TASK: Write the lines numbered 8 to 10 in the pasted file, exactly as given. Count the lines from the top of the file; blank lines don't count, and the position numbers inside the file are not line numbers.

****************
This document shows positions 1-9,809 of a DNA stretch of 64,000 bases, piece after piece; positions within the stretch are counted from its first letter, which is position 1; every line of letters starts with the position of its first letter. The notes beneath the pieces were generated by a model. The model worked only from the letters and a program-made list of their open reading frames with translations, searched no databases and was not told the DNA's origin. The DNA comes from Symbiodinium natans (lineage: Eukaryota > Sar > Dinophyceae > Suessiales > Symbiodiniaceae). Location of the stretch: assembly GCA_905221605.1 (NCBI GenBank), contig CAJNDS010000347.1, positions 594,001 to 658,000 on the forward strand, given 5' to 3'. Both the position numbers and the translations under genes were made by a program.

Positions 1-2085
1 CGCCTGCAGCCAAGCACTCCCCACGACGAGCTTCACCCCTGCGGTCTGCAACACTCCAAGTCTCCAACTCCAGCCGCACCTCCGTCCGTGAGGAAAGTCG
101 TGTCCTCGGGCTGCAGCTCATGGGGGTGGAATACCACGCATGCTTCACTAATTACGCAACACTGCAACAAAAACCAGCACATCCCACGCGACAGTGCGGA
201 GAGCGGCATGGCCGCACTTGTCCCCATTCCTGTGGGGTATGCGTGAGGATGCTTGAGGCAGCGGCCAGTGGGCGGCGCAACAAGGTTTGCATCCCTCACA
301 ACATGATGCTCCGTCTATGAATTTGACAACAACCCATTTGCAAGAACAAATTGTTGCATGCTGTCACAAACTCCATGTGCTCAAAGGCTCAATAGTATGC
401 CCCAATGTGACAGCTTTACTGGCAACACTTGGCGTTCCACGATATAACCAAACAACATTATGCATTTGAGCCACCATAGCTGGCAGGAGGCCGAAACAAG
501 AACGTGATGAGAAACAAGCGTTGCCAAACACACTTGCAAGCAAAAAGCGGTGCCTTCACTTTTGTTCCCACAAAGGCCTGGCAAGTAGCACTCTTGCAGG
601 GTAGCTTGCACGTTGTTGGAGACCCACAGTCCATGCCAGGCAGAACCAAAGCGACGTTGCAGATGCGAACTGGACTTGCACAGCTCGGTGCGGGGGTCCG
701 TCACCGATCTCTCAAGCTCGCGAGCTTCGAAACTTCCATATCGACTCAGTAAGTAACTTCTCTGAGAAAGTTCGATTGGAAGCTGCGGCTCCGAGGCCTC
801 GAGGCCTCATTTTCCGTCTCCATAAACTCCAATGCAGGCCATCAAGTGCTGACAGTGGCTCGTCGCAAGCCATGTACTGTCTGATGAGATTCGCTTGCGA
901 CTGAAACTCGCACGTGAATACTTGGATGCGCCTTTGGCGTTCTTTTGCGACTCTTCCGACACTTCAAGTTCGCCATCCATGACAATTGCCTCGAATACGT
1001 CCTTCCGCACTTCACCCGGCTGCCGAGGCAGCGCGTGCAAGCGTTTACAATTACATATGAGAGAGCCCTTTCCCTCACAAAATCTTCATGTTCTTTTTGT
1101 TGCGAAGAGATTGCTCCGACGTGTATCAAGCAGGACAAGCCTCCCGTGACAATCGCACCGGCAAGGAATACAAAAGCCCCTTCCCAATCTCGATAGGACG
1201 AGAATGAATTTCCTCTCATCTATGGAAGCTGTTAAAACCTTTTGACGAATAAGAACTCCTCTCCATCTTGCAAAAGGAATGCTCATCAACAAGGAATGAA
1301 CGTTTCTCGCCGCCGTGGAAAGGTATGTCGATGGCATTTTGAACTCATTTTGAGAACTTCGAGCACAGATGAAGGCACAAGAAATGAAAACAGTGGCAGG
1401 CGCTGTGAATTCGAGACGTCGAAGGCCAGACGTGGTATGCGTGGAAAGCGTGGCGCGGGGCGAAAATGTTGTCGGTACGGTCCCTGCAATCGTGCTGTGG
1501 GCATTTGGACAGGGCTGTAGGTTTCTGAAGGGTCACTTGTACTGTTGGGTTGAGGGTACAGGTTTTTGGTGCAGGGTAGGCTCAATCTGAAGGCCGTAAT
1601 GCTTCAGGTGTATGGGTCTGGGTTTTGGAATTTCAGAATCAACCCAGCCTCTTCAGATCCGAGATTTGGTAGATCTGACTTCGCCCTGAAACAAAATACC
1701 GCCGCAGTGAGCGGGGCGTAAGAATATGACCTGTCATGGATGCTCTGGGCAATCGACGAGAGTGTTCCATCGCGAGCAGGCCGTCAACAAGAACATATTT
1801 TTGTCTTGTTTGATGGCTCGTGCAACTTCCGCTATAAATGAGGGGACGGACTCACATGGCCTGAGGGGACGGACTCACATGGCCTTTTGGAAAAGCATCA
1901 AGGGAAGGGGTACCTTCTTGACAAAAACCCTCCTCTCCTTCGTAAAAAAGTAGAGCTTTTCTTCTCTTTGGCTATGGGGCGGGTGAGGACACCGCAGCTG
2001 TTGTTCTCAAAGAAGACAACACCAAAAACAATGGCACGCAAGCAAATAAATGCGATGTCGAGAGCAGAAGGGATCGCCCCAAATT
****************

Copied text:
501 AACGTGATGAGAAACAAGCGTTGCCAAACACACTTGCAAGCAAAAAGCGGTGCCTTCACTTTTGTTCCCACAAAGGCCTGGCAAGTAGCACTCTTGCAGG
601 GTAGCTTGCACGTTGTTGGAGACCCACAGTCCATGCCAGGCAGAACCAAAGCGACGTTGCAGATGCGAACTGGACTTGCACAGCTCGGTGCGGGGGTCCG
701 TCACCGATCTCTCAAGCTCGCGAGCTTCGAAACTTCCATATCGACTCAGTAAGTAACTTCTCTGAGAAAGTTCGATTGGAAGCTGCGGCTCCGAGGCCTC